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Kids swear earlier than previous generations...and their parents swear more

""By the time kids go to school now, they're saying all the words that we try to protect them from on television," says Jay, a psychology professor at Massachusetts College of Liberal Arts. "We find their swearing really takes off between (ages) three and four."

But if you want to understand why children are cussing more, he says you have to ask why their parents are, too. Jay, a profanity researcher for more than 30 years, finds two-thirds of adults with rules against swearing will themselves swear at home — a kind of lexical tick that's knit deeper into our neurons every day."

Article is longer than that and worth the read:

Is this something we need to counter or just accept a "new standard" of acceptable speech? Do you care if your kids cuss?

Answer Question

Asked by NotPanicking at 8:29 AM on Sep. 21, 2010 in Parenting Debate

Level 51 (421,174 Credits)
Answers (13)
  • NotPanicking

    Comment by NotPanicking (original poster) at 8:29 AM on Sep. 21, 2010

  • My son watched every kind of movie out there starting real early. My mom cussed like a sailor in front of him. He has yet to cuss and he is 14. Why? Because he was taught right and knows how to act. Why blame it on TV or why automatically say that just because a parent cusses that the kid is just going to do it. That is a lie. I only started the occasional cussing when I was near 30...and I grew up like my son. So, this is bad parenting if your kids is still a kid and is cussing.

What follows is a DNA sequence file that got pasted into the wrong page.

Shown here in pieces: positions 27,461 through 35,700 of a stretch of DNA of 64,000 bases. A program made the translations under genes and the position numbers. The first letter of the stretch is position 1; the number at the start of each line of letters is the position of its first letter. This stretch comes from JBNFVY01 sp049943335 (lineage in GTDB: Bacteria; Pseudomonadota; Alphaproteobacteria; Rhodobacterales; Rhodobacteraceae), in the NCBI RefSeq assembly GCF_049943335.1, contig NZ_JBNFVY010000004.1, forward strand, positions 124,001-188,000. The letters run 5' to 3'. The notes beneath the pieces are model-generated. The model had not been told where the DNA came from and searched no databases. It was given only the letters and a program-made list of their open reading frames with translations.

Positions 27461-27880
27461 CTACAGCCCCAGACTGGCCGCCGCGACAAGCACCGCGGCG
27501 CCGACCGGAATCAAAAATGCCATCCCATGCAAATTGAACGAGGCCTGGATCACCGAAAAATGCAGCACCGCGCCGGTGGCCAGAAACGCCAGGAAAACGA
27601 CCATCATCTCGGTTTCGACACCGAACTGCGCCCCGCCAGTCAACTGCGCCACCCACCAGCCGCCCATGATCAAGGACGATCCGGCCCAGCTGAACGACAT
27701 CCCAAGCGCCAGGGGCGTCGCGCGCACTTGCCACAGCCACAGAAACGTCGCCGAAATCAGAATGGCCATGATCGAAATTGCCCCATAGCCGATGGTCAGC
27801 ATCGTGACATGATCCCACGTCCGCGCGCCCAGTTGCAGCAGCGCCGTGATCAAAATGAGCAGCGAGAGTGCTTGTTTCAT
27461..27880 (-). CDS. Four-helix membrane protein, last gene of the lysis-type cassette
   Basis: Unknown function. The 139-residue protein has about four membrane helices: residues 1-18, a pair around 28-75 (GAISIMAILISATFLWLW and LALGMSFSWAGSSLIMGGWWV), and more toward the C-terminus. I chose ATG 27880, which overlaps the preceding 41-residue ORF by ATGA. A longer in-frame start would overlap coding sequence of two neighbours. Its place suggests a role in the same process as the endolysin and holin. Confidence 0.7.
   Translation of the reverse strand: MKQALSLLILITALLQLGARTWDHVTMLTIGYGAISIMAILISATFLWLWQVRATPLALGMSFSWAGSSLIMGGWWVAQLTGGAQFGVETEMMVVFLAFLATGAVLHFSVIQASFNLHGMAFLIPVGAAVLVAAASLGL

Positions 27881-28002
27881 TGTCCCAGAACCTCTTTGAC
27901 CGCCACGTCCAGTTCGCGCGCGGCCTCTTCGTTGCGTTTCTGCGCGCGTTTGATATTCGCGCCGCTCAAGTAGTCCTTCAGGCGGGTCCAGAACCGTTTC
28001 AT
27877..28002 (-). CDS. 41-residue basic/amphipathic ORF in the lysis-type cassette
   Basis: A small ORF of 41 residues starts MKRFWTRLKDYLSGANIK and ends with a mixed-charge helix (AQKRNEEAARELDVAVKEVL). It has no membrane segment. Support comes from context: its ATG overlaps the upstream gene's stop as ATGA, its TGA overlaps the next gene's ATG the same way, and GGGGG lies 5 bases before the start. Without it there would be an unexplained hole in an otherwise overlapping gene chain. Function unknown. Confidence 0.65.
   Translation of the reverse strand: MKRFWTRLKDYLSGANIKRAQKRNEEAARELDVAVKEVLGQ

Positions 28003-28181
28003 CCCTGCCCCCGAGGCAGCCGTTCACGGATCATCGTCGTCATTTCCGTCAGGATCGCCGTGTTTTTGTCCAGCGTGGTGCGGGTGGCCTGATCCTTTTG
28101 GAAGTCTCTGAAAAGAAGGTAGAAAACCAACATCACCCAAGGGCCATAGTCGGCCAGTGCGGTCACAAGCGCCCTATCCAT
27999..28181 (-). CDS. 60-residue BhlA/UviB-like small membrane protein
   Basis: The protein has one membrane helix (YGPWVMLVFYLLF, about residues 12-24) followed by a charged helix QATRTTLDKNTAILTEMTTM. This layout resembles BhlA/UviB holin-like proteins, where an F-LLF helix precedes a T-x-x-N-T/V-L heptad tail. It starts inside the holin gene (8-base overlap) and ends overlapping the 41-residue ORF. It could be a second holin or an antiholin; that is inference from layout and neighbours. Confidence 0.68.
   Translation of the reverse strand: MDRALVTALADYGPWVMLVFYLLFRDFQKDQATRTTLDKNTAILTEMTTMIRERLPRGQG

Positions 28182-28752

Answer by BradenIsMySon at 8:36 AM on Sep. 21, 2010

  • I will admit to the occasional slip up, although I really dont want to use such language. I'm trying to train myself out of it bechause curse words serve no real purpose other than to self limit one's vocabulary. I dont like hearing anyone use bad language, least of all kids. I have friends who have young children who can let fly with words and be on par with Ozzy Osbourne and the parents are flummoxed as to what to do because they dont want their child to swear at such a young age. The first thing to do is stop using that language in front of the kids! If mom and dad use those words, the kids are going to do it as well.

    Answer by duckigrrl at 8:39 AM on Sep. 21, 2010

  • mine did it one time, i was mad and told the one kid to tell her sisters to get their asses down in the kitchen. she said it word for word. i had to explain to all three that they shouldn't say that word and niether should i. now they say butt and laugh at me everytime i say ass.

    Answer by noel1978 at 8:50 AM on Sep. 21, 2010

  • My Hubby's every other word is the F word and uses it in front of our boys. It took a little getting used to when we were first together. He doesn't really use any of the other ones. Our boys know not to use it, and I have never had a problem with them at school etc... It's all in how you parent, if you let them, they will. We are the parents, not their friend, so they do as we say, not as we do, or there are consequences....